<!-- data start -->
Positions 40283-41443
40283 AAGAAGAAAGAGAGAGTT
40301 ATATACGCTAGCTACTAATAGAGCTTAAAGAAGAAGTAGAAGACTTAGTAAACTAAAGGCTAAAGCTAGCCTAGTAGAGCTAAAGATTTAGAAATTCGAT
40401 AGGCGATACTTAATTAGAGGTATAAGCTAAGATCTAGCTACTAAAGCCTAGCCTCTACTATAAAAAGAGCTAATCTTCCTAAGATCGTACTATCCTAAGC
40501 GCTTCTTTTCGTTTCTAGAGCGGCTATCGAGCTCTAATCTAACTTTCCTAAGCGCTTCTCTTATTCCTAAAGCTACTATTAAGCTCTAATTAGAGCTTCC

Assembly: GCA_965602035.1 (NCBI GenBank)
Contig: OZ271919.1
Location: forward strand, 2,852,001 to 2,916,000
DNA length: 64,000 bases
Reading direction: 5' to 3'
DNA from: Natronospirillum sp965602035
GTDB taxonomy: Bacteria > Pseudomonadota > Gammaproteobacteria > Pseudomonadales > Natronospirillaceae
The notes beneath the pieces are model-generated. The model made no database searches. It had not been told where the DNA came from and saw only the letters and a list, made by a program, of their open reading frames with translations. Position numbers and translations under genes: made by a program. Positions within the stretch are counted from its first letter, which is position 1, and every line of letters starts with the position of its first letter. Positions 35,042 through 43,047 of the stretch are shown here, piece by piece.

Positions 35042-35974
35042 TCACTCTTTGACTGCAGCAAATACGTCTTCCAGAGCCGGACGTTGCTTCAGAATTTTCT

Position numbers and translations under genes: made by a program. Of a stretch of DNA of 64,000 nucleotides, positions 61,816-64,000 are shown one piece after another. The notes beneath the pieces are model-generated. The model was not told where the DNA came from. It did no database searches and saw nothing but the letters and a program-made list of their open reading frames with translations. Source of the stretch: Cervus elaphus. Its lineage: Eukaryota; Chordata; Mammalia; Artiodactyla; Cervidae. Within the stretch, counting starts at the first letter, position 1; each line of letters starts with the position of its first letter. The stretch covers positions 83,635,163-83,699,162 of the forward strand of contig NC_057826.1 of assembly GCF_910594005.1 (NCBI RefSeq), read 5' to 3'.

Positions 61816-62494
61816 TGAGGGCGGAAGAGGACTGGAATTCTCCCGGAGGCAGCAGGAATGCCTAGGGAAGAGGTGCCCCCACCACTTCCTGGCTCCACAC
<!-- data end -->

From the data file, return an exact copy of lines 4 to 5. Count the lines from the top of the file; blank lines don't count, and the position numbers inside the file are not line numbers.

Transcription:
40401 AGGCGATACTTAATTAGAGGTATAAGCTAAGATCTAGCTACTAAAGCCTAGCCTCTACTATAAAAAGAGCTAATCTTCCTAAGATCGTACTATCCTAAGC
40501 GCTTCTTTTCGTTTCTAGAGCGGCTATCGAGCTCTAATCTAACTTTCCTAAGCGCTTCTCTTATTCCTAAAGCTACTATTAAGCTCTAATTAGAGCTTCC